(2) The woman didn't like questions. She had her spiel and was going to stick to it verbatim.

(3) That Odessa was won from the Ottoman empire in 1791 in one of the Russian-Turkish wars, because it was a port on the Black Sea which the Russian's wanted. (Russia was originally landlocked-until they won St. Petersberg on the Baltic Sea-now they wanted a port on the Black Sea)

(4) Odessa was called "Little America", because people from all over Europe we're invited to settle here, and we're even given land. It seems like Russia wanted to fortify Odessa as a place for import and export.

After 20 minutes, of sitting and smelling this lady, the golf cart finally went along the path. I also learned that a poet named Alexander Pushkin was exiled to Odessa because his poetry was too racy for Moscow and St. Petersburg, and we passed by his house.

 

About 10 minutes since the golf cart started moving, it stopped and another golf cart pulled up behind us.  Two Russian people got out and joined us in the golf cart. This was bad because I no longer had the guide to myself, who I could ask questions where she would get annoyed at answering. Additionally, the guide now spoke very fast English for me and Russian for them. But it was also good because the guide sat in the very front seat and the Russian couple sat in the seat behind her (I was behind the Russian couple), so I no-longer had to smell  the guide.

 

We went to various other sites, including the Potemkin staircase, which was made as an entrance to Odessa from the low-lying port, and the Duke de Richileau monument-the first mayor of the city.

 

 This woman kept pointing out things in very quick English-then moving on to Russian for the others. She was probably relieved there wouldn't be any more questions from  me since she never seemed to breathe-just spoke English and Russian,  English and Russian.   Eventually we came to an old covered shopping mall from the early part of the century, really a covered walkway with stores, and she mentioned that was the end point of the tour. She told me to go a drug store and get tissues. (I wanted to say as long as you come with me and buy deodorant).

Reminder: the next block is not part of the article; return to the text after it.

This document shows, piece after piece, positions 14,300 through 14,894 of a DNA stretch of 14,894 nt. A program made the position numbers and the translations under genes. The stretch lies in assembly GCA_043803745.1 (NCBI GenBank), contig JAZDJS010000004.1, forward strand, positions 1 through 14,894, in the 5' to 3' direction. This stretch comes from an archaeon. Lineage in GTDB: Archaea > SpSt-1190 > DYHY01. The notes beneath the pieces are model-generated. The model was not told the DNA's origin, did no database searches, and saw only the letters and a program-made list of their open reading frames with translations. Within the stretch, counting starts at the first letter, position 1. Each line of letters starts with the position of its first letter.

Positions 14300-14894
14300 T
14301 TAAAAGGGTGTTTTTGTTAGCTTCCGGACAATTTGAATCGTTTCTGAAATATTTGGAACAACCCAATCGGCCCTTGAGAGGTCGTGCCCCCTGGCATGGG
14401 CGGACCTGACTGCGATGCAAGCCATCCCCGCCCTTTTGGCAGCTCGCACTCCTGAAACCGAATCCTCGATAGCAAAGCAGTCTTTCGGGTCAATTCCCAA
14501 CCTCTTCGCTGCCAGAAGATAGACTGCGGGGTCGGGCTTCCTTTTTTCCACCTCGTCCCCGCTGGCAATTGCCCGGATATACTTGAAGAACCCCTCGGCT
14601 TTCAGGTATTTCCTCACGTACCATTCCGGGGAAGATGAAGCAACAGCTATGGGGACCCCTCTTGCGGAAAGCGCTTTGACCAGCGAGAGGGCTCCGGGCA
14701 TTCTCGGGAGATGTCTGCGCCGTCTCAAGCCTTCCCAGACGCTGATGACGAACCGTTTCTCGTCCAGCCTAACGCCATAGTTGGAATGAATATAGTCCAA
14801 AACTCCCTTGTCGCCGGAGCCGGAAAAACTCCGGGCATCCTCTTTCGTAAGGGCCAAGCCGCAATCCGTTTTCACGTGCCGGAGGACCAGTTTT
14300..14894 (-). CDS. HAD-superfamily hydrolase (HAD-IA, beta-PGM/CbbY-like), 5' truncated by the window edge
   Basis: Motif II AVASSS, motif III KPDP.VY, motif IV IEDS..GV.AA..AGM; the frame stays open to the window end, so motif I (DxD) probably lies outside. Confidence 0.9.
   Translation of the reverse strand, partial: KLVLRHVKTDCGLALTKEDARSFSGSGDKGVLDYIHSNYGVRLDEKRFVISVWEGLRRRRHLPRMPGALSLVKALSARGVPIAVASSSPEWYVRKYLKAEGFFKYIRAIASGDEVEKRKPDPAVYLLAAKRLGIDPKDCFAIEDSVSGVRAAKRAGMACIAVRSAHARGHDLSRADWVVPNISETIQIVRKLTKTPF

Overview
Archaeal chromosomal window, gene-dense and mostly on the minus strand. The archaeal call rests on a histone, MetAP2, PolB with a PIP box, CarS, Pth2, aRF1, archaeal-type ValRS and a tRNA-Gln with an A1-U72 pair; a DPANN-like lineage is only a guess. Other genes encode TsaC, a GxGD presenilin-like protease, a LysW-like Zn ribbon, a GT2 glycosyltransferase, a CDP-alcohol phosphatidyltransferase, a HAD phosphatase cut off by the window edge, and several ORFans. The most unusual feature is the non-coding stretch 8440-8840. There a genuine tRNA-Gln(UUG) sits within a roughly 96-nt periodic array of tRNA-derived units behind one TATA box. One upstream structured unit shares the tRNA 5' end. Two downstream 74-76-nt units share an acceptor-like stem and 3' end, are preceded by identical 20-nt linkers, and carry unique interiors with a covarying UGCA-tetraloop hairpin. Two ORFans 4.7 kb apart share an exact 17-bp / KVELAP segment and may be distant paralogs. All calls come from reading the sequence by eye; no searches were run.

After the tour, I went to another mall and had lunch, fish, a lot of potatoes, three salads and a huge iced tea for $6.00-and walked back to the hostel. I went to a giant open-air market along the way, looked around, and bought some muffins. 

 

I then went to the hostel-it was very late afternoon when I got back. I asked the lady here about the train to Kiev, so  I took the 5 minute walk to the station to buy a ticket, and came back and stayed in the rest of the night. My friend from the train who is staying  here cooked a mushroom and rice dish and he invited me to have some, so I did.  While I was eating, the cat at the hostel tried to eat off my plate (others might not like that-but that makes me feel like home-since I have had cats for nearly 20 years) . We stayed around talking the rest of the evening, and drank a little beer.

Tags: odessa, ukraine